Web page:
Pretty in Pekin


by Billi Casey

I fell in love with Andrew McCarthy in 1985 after watching St. Elmo's Fire for the first of many, many times.  I had been out of high school for a couple years and wanted, like most of my friends, to be like at least one of the characters in that film and have friends as cool as the rest of them.  He continued to cement a place in the section of my heart reserved for "celebrities that I will never meet" over the next two years as Blane McDonough, ahhhhh, in Pretty In Pink and Jonathan Switcher in Mannequin.  He seemed so charming, so cute and oh so sweet in these and dozens of other roles.  Of course there was that episode of Law & Order: SVU where he locked his Russian nanny in a customized trunk under a bed and would have left her there to die if Stabler and Benson hadn't been so great at their jobs and rescued her.  He was pure evil in that role, but no one can be nice all the time.......right?  I recently had to evict him from the "celebrities I love but will never meet" spot in my heart when he came to the Pekin Public Library and, by the end of the evening, was transferred to the area reserved for "celebrities I love and was lucky enough to meet".


I wasn't at all surprised that he was nice.  That seemed like a given.  What made the evening really wonderful was that he was interesting too. So, so very interesting.  He was in town talking about a book he wrote called The Longest Way Home which came about as a result of his traveling to distant places and in doing so learning to be comfortable making a commitment to the woman that he would marry.  It really is a love letter, not only to her, but to the different cultures and people of the world whom he meets and embraces during his journeys.

He not only has fantastic stories, he is a fantastic story teller.  The anecdote about how he went from being an actor and director to writing for National Geographic Traveler and eventually writing his book was my favorite.  He was in a book store about twenty years ago standing at a table of books when he looked up and saw an incredibly attractive woman.  When she caught him gawking at her he became flustered, grabbed a book off the table pretending that it was exactly what he'd been looking for, paid the clerk and made a bee line out of the store.  When he got home he took the book out of the bag (to find out what he'd purchased) and saw that it was Off The Road: A Modern-Day Walk Down The Pilgrim's Route Into Spain by Jack Hitt.  He read the synopsis, decided he couldn't be less interested, and put it on a shelf.  About a month later he was packing for a flight from New York to LA and, needing something to read, grabbed the book and put it in his bag.  By the end of the flight he was determined to make the trek of Camino De Santiago and, to make a long (fabulous) story short, he contacted the author for all the advice he could get out of him, bought the equipment he needed-including hiking boots that he purchased on the way to the airport- and he flew to Spain, transforming from Brat Packer to backpacker and eager to get started on what he was certain would be an incredible journey for mind, body and spirit.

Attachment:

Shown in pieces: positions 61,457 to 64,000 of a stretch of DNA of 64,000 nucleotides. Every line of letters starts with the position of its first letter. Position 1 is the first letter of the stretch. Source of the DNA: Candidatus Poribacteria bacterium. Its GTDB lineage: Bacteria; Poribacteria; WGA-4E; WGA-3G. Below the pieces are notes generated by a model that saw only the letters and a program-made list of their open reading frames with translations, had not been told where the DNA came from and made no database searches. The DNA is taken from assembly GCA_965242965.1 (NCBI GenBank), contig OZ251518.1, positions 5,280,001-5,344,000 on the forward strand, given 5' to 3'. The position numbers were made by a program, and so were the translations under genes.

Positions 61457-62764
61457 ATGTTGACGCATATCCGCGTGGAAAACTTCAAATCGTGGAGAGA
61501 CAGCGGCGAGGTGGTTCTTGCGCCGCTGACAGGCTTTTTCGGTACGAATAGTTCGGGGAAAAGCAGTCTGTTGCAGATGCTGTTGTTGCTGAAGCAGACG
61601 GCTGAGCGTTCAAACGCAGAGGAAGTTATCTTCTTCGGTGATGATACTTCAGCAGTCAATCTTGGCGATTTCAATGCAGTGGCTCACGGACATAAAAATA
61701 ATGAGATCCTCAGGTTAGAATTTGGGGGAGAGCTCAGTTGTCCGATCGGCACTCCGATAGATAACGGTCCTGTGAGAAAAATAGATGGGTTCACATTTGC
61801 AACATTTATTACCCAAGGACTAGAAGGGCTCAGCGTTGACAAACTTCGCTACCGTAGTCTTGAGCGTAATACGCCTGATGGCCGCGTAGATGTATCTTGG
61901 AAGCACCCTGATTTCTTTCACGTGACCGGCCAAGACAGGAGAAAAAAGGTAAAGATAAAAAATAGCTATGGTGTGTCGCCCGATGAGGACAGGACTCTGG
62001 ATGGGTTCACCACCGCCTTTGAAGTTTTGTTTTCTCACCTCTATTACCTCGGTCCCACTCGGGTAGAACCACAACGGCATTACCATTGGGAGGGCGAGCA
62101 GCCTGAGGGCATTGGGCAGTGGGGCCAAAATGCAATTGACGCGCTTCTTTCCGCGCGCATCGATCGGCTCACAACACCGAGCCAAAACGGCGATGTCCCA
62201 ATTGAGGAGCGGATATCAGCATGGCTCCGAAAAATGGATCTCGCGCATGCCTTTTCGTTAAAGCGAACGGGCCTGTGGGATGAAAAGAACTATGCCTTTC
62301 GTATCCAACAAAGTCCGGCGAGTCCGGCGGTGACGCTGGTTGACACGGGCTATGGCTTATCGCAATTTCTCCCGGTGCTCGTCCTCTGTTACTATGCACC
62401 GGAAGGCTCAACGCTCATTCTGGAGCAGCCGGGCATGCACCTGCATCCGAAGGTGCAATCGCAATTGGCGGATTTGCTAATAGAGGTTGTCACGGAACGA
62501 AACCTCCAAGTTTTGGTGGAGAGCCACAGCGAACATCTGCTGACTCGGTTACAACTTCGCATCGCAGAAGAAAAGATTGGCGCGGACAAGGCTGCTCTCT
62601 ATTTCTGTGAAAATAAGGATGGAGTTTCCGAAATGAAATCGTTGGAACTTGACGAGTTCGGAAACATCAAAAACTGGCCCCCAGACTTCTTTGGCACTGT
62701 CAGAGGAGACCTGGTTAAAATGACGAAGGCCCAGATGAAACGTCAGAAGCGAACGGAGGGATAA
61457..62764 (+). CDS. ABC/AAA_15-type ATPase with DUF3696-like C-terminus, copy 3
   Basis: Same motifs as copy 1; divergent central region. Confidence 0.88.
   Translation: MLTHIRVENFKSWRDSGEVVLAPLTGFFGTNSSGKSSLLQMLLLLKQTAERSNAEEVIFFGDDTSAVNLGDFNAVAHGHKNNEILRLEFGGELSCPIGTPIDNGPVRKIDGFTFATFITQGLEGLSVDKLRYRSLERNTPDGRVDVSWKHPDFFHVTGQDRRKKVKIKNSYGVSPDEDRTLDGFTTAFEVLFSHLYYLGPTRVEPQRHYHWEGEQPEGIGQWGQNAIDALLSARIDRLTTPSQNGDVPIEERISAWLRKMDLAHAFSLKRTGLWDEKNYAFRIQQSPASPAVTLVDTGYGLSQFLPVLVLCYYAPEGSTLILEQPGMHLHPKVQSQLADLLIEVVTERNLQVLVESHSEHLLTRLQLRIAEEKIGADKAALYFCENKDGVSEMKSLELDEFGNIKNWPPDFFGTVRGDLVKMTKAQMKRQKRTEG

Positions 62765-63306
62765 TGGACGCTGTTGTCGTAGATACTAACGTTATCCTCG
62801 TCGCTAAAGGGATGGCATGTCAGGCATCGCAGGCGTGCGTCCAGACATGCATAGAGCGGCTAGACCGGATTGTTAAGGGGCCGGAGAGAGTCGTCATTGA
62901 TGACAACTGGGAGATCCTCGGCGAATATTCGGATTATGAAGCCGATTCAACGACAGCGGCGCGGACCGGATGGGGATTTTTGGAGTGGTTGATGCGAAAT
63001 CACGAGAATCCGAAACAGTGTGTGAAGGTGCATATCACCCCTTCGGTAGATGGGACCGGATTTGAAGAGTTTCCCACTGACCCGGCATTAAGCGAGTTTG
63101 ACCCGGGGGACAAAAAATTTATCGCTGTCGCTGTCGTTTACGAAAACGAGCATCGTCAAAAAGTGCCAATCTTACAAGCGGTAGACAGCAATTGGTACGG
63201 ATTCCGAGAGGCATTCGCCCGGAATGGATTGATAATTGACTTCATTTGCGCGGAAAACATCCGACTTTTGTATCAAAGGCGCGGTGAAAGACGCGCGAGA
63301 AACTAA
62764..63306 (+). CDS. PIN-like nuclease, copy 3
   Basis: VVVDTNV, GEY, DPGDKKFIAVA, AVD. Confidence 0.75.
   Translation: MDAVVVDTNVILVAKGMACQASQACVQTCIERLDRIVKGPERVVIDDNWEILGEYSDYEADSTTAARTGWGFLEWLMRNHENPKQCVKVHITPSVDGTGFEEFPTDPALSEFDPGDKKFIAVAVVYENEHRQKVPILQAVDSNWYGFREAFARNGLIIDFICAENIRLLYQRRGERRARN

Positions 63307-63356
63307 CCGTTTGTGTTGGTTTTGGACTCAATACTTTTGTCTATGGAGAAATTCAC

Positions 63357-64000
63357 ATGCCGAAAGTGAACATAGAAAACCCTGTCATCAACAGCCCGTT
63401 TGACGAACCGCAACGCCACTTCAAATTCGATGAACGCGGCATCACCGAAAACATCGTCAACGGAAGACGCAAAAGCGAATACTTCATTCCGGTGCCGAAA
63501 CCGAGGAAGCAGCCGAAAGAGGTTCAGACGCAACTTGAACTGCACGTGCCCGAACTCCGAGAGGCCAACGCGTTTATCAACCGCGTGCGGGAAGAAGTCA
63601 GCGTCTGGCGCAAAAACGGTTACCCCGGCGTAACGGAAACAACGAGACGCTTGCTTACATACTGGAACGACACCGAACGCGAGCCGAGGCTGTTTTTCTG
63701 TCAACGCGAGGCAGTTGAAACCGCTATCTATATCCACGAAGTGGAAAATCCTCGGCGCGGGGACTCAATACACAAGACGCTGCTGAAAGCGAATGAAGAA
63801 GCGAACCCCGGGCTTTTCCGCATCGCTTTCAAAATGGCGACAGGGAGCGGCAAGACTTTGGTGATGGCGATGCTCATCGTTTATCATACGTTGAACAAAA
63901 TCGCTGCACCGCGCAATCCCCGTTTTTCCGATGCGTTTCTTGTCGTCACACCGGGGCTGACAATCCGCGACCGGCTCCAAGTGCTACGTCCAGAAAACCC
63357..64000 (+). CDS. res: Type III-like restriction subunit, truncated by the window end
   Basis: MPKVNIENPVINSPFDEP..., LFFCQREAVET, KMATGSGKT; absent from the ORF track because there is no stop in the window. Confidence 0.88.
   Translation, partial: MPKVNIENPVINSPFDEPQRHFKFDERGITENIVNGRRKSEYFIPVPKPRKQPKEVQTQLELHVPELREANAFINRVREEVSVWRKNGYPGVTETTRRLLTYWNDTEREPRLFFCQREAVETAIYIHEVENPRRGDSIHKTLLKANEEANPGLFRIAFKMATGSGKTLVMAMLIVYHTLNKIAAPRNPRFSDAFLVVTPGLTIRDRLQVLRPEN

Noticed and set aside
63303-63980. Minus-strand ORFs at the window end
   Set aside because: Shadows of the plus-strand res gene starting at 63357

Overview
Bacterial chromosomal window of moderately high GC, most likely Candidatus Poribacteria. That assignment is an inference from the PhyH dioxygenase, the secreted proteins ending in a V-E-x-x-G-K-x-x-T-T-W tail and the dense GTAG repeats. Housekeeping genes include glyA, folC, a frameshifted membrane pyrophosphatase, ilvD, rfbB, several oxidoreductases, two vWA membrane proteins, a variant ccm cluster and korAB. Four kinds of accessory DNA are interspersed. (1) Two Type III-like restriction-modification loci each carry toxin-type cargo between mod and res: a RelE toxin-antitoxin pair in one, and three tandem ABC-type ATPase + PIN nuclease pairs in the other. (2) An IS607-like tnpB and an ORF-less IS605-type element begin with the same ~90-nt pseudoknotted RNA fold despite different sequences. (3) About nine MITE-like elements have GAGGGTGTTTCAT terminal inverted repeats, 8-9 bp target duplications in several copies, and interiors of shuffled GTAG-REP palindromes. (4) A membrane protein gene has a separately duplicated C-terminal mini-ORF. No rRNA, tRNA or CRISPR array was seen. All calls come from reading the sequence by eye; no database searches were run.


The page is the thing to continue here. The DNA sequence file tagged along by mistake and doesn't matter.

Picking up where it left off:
And he hated it.  Every bit of it.  After only a couple days he had had enough, but his friends and family were expecting that he would be gone for six weeks.  Not wanting to give up and not wanting to go on he did what any reasonable man would do.  He had a tantrum.  From the way he described it, quite a tantrum indeed.  When it was over he picked himself up off the ground (literally), walked to the village where he was spending that night and went to bed.  The next morning when he woke up he said that everything was different.  He felt fully awake, things seemed very crisp and something was missing.  That something was fear.  A fear that he said had been with him his whole life and that he wasn't aware of until it was gone.  It was an experience he described using a line from A Streetcar Named Desire:  It was like you suddenly turned a blinding light on something that had always been half in shadow. 

With this epiphany he finished the pilgrimage which would be just the first of many all over the world.  As he traveled he began to journal and, by his own account, sucked at it.  He was just writing about the places he was seeing until a boy in Saigon talked him into being a passenger on his motorbike.  This boy showed Andrew "his" Saigon: where he was born, where his grandfather worked, where his mother got their food and so on.  It was at this point that he realized that the places were great but only in the context of the humans who were experiencing them and that's when the focus of his writing changed.  He contacted Keith Bellows, the editor in chief of National Geographic Traveler, and, in a proposal that included the promise that if he didn't like what he wrote he didn't have to pay him, Andrew McCarthy added "travel writer" to his resume.

When you listen to him talk about traveling it's clear that his passion is not just in the destinations or even the journeys, but in his firm belief that international travel obliterates fear.  The fear we have about different countries and cultures and people as well as the fear they have about us.  And the conviction that we can change the trip at a time.

Subject: Andrew McCarthy